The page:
The WGA and WME have agreed to a six-month postponement of the trial their long-running anti-trust lawsuits against each other, saying in court filings that they “wish to have time to focus on settlement talks without jeopardizing the overall litigation schedule.” They also noted that “certain discovery disputes, motion practice, and the Covid-19 pandemic have created unforeseeable delays in the discovery process.”
The trail date had been set for August 24, but with the court’s permission, it now has been extended to Feb. 24, 2022. The WGA has declined comment, but the delay in the trial’s start date is an indication that a deal to end the dispute might be at hand.
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The delay comes a day after WME said that it’s been in “substantive discussions” with the guild to end their 21-month battle over packaging fees and the agency’s affiliation with its related production entity, Endeavor Content.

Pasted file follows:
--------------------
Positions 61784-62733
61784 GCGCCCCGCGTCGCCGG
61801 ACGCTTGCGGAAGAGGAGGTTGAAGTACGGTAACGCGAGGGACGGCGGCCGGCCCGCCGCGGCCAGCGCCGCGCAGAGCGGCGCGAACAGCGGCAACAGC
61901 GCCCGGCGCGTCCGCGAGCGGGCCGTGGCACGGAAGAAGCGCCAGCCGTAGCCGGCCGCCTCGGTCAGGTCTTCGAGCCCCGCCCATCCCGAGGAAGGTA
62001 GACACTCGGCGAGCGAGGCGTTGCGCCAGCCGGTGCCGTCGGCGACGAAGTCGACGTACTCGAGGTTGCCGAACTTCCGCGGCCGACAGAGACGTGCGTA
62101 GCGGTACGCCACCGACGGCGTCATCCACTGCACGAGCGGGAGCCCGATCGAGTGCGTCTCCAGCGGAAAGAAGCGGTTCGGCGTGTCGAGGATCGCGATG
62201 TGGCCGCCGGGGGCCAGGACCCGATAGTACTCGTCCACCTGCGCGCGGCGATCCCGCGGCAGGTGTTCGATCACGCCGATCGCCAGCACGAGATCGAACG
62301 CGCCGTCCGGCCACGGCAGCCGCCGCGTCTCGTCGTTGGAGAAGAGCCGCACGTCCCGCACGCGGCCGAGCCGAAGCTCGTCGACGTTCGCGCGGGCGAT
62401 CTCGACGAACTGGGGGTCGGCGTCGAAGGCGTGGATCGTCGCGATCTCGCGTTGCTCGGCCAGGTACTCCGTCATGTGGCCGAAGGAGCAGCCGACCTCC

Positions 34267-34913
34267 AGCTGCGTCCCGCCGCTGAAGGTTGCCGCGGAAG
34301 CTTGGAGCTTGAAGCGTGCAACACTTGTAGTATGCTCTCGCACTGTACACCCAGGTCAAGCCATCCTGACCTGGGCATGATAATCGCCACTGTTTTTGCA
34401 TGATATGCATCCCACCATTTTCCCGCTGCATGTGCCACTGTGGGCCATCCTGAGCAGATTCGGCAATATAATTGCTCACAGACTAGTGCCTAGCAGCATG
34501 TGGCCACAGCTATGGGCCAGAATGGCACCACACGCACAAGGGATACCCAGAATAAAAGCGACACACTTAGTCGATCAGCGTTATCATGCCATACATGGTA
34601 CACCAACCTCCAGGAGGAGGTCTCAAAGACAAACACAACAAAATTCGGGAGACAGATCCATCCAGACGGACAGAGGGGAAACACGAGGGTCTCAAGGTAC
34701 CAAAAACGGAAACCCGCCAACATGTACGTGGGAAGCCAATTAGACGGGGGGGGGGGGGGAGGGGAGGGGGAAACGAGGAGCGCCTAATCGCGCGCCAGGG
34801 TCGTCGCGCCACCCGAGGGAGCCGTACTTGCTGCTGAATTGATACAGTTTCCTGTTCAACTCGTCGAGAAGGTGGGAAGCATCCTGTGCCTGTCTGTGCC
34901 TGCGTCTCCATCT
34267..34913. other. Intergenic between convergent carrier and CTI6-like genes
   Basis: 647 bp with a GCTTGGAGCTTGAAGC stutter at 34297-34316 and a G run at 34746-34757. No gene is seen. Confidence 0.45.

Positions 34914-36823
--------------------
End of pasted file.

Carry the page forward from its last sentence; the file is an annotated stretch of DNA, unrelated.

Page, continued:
WME is the last of the major agencies not to have signed the guild’s franchise agreement, which phases out packaging fees by 2022 and limits the agencies’ ownership interests in affiliated production companies to just 20%.
On Dec. 18, U.S. District Court Judge André Birotte Jr., who is presiding over their antitrust case, repeatedly urged WME and the union to settle their dispute before it goes to trial. “Come on folks. Get together. Get this done,” he told the lawyers who attended via Zoom.
A few days later, WME gave the WGA a proposal that updated the terms of a previous proposal, but the WGA rejected it on Dec. 29, saying, “WME has yet to grapple, in a serious way, with its own conflicts of interest.”
The next day, Birotte denied WME’s request for a preliminary injunction that would have ended the WGA’s boycott of the agency until the case can go to trial. It was a major legal victory for the WGA and added pressure on WME to settle the dispute and sign the WGA’s franchise agreement, as have all the other major talent agencies.